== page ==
Sometimes, the biggest IT threats can sprout from your mailbox, and since email communication still reigns supreme, it’s the preferred ‘in’ for many cyber attackers. Company policies that allow employees to bring in their own devices or work remotely can boost productivity and job satisfaction, but they also have the potential to usher in an array of unlucky security threats.

Impersonating Your People

Cyber criminals will occasionally attempt to compromise your network by impersonating your company’s leadership. For example, messages can appear to be sent directly from the CEO’s email address, with the body of the email addressing your employee directly without a trace of malicious intent.

Once your employee opens the attached file and clicks on the link, an intruder can make way into your servers and attack them with malware instillations. Cyber criminals are getting increasingly better at deceiving users through this method, called spear-phishing, which involves using personalized emails tailored directly to the target. Using publicly available information, criminals can learn more about their targets in order to appear legitimate.

These attacks are becoming increasingly difficult to detect, so you can never be too careful. Encourage employees to think twice before downloading materials or clicking suspicious (or even unsuspicious) links. If you have any doubts about an email’s legitimacy, it never hurts to call the apparent sender for confirmation.

A False Sense of Urgency

Sometimes, an employee will receive a seemingly legitimate, “urgent” email from a colleague, requesting them to take immediate action. These messages are usually personalized, leading the employee to click the link and fall victim to another form of phishing attacks.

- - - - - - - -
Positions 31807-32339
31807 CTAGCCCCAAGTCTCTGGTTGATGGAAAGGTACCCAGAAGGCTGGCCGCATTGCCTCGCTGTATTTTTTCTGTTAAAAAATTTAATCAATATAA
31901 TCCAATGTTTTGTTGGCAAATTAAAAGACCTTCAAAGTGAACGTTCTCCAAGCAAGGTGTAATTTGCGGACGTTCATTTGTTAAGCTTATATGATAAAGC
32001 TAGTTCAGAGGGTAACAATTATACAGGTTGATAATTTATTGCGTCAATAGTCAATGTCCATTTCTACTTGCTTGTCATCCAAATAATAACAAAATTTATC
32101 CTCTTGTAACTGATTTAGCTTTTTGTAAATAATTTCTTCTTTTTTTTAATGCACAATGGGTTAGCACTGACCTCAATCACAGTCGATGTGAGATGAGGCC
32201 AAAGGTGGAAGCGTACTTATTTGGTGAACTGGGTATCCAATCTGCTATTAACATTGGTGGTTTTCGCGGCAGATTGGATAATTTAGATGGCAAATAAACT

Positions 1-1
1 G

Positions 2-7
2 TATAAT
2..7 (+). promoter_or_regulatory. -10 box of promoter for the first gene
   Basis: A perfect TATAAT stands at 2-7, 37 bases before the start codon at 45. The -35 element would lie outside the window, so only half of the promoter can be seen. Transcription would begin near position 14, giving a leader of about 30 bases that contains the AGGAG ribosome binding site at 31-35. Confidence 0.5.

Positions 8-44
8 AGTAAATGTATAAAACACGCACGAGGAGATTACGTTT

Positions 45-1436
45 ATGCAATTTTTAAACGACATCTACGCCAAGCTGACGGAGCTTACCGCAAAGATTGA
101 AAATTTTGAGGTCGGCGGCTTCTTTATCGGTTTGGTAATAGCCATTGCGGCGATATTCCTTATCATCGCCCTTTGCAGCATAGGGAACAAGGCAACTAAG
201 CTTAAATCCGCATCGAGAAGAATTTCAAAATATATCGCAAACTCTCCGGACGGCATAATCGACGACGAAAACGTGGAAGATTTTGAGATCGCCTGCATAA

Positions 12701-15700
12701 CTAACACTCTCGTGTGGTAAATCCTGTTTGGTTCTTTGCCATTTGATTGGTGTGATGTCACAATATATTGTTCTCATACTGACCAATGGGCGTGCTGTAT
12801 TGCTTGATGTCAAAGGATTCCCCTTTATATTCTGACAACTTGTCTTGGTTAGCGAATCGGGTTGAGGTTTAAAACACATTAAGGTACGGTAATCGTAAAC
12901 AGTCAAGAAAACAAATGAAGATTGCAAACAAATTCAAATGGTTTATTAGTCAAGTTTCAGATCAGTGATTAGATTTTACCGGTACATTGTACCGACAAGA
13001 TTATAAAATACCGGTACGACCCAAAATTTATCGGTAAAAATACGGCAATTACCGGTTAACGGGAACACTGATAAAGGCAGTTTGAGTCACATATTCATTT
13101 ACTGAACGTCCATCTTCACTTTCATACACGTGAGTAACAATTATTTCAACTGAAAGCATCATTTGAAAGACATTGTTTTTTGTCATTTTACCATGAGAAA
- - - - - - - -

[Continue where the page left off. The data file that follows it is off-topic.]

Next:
For this reason, it’s important to remain weary about messages that encourage you to act now, especially because criminals frequently tap into this vulnerability. It’s also helpful to look for slight misspellings in the sender’s domain and confirm questionable claims over the phone or face-to-face.

Prevent Criminals From Phishing In Your Water

As spear-phishing attacks become increasingly common and sophisticated, unfortunately, there are no signs of them slowing down anytime soon. It’s critical for business leaders and employees to take proactive measures.

Conducting a phishing simulation can help you evaluate your company’s preparedness for cyber crime. You can also set standards around sharing to teach your employees about what may be unsafe to share via email. For example, even if the sender is legitimate, an employee should still never share sensitive information through a digital medium.

Last but not least, the best way to avoid bad luck is to think before you click.

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Top 5: Excel 2016 Tips and Shortcuts

Anyone familiar with Excel knows that it offers a multitude of tools to help keep your data organized by creating spreadsheets, tables, charts, and more. Excel 2016 has some great updated features to streamline processes and give you the ability to present your data in a way that makes it stand out and pack a punch. Working with Excel doesn’t have to be a nightmare, in fact, in can be as simple as knowing the right buttons to click to get the desired results!

1. Tell Me Search Box